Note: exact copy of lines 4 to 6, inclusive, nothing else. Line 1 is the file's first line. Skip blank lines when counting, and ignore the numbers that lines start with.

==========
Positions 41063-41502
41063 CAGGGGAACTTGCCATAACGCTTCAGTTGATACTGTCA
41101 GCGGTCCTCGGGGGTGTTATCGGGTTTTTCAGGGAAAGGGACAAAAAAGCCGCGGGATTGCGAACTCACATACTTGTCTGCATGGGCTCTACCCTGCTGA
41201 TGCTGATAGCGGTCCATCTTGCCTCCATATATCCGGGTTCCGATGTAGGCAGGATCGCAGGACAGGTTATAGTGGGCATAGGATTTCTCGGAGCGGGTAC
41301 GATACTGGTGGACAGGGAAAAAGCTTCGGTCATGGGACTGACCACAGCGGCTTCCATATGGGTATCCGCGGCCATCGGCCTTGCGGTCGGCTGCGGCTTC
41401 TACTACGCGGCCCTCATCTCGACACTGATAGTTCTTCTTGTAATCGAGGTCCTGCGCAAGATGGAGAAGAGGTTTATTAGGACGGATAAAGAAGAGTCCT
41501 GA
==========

41201 TGCTGATAGCGGTCCATCTTGCCTCCATATATCCGGGTTCCGATGTAGGCAGGATCGCAGGACAGGTTATAGTGGGCATAGGATTTCTCGGAGCGGGTAC
41301 GATACTGGTGGACAGGGAAAAAGCTTCGGTCATGGGACTGACCACAGCGGCTTCCATATGGGTATCCGCGGCCATCGGCCTTGCGGTCGGCTGCGGCTTC
41401 TACTACGCGGCCCTCATCTCGACACTGATAGTTCTTCTTGTAATCGAGGTCCTGCGCAAGATGGAGAAGAGGTTTATTAGGACGGATAAAGAAGAGTCCT